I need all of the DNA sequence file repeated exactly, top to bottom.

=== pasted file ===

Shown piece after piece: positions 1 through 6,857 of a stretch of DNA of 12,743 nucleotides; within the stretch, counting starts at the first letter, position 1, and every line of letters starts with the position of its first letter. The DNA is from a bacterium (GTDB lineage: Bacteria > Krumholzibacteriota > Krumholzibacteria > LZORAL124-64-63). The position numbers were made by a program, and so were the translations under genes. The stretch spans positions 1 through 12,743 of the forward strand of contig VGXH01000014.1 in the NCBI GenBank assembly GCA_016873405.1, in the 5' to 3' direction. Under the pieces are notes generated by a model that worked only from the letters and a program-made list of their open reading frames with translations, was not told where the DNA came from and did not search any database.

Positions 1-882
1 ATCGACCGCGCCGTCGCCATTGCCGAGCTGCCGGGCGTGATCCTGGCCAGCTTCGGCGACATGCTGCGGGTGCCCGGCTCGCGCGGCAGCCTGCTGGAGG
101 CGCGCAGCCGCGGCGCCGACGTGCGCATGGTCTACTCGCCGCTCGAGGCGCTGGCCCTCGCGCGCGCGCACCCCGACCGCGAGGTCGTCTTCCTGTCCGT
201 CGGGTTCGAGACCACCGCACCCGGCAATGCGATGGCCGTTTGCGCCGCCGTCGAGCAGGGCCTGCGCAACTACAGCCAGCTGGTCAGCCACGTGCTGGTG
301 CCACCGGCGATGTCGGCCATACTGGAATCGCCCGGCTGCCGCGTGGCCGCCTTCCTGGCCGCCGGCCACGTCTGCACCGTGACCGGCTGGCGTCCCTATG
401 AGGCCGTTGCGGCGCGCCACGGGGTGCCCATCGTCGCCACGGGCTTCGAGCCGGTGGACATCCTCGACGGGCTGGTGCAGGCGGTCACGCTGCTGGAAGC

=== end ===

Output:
Shown piece after piece: positions 1 through 6,857 of a stretch of DNA of 12,743 nucleotides; within the stretch, counting starts at the first letter, position 1, and every line of letters starts with the position of its first letter. The DNA is from a bacterium (GTDB lineage: Bacteria > Krumholzibacteriota > Krumholzibacteria > LZORAL124-64-63). The position numbers were made by a program, and so were the translations under genes. The stretch spans positions 1 through 12,743 of the forward strand of contig VGXH01000014.1 in the NCBI GenBank assembly GCA_016873405.1, in the 5' to 3' direction. Under the pieces are notes generated by a model that worked only from the letters and a program-made list of their open reading frames with translations, was not told where the DNA came from and did not search any database.

Positions 1-882
1 ATCGACCGCGCCGTCGCCATTGCCGAGCTGCCGGGCGTGATCCTGGCCAGCTTCGGCGACATGCTGCGGGTGCCCGGCTCGCGCGGCAGCCTGCTGGAGG
101 CGCGCAGCCGCGGCGCCGACGTGCGCATGGTCTACTCGCCGCTCGAGGCGCTGGCCCTCGCGCGCGCGCACCCCGACCGCGAGGTCGTCTTCCTGTCCGT
201 CGGGTTCGAGACCACCGCACCCGGCAATGCGATGGCCGTTTGCGCCGCCGTCGAGCAGGGCCTGCGCAACTACAGCCAGCTGGTCAGCCACGTGCTGGTG
301 CCACCGGCGATGTCGGCCATACTGGAATCGCCCGGCTGCCGCGTGGCCGCCTTCCTGGCCGCCGGCCACGTCTGCACCGTGACCGGCTGGCGTCCCTATG
401 AGGCCGTTGCGGCGCGCCACGGGGTGCCCATCGTCGCCACGGGCTTCGAGCCGGTGGACATCCTCGACGGGCTGGTGCAGGCGGTCACGCTGCTGGAAGC